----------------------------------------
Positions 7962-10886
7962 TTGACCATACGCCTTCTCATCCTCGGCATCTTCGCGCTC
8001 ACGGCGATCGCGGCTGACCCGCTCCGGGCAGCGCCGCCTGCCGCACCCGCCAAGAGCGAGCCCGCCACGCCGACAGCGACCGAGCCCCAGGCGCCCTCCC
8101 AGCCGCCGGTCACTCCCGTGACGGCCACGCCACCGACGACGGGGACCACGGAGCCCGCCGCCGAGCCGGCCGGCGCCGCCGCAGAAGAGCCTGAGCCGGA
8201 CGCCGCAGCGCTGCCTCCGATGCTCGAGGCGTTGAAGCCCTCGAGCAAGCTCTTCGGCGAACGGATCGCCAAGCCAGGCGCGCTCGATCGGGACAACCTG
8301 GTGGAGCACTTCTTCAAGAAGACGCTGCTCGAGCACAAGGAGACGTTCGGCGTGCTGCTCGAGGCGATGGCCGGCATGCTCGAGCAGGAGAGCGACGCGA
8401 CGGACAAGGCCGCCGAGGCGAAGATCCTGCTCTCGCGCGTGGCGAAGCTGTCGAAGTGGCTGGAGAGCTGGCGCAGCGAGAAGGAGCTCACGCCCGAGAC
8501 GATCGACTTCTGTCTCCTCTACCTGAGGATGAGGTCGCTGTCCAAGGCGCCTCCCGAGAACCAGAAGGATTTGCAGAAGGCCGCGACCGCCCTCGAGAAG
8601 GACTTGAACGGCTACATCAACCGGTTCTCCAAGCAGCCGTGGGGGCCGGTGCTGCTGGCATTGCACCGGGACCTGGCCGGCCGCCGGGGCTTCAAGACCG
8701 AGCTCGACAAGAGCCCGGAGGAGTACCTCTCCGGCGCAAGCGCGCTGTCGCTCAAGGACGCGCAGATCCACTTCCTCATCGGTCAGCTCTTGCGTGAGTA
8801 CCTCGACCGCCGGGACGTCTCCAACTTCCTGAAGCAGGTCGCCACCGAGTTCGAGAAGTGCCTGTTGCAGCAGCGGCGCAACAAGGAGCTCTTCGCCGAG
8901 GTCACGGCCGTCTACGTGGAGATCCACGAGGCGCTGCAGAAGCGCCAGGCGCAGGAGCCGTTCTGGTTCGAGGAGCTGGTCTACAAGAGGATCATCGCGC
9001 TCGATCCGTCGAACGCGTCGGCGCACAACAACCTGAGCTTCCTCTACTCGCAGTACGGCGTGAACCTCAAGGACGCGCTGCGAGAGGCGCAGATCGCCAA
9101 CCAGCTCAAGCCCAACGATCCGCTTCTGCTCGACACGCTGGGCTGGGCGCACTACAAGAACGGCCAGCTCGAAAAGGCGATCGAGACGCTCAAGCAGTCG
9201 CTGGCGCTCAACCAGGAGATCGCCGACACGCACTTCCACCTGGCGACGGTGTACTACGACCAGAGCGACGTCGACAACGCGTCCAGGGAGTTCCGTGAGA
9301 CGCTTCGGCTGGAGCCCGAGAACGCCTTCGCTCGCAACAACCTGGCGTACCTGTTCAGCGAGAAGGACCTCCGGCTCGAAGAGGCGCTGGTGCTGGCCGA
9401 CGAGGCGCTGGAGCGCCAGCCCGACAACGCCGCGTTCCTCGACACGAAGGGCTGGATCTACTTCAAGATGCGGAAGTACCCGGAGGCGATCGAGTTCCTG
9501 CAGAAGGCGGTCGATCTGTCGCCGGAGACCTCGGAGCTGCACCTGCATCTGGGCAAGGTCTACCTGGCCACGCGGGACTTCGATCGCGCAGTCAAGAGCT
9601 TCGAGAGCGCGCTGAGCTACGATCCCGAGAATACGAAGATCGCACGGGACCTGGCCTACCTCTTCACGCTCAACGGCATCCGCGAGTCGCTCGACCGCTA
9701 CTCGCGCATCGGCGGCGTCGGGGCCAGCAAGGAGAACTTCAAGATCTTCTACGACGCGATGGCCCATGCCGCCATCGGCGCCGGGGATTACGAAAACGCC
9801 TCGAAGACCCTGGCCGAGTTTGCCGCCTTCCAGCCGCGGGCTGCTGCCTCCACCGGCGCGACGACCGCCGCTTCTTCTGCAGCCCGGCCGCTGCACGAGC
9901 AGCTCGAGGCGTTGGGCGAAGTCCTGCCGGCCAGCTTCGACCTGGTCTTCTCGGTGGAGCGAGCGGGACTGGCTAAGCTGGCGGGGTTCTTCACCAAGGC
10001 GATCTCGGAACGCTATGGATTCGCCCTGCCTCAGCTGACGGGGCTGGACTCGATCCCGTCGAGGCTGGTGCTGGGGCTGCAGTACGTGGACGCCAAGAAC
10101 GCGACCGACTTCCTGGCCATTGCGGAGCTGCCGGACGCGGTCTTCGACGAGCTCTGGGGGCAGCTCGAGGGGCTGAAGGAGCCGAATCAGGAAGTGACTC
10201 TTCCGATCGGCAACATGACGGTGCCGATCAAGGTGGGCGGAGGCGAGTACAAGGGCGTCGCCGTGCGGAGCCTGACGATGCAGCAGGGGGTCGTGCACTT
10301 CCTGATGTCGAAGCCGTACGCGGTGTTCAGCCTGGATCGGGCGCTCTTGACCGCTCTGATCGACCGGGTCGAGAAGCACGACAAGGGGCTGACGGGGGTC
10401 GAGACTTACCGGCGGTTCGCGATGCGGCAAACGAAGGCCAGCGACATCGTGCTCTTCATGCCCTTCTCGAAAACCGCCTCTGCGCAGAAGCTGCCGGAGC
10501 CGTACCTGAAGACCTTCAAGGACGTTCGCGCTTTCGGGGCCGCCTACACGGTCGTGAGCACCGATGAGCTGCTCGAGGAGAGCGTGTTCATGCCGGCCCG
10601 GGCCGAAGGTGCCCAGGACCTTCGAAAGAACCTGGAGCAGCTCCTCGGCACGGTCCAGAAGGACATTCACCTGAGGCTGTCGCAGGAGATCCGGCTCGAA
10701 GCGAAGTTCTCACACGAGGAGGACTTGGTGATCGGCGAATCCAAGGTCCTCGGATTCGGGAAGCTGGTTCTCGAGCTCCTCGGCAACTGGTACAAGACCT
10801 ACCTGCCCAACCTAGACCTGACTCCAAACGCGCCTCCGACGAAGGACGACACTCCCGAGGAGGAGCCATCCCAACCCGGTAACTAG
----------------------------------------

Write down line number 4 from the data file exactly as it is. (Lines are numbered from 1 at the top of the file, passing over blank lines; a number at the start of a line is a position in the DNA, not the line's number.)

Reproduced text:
8101 AGCCGCCGGTCACTCCCGTGACGGCCACGCCACCGACGACGGGGACCACGGAGCCCGCCGCCGAGCCGGCCGGCGCCGCCGCAGAAGAGCCTGAGCCGGA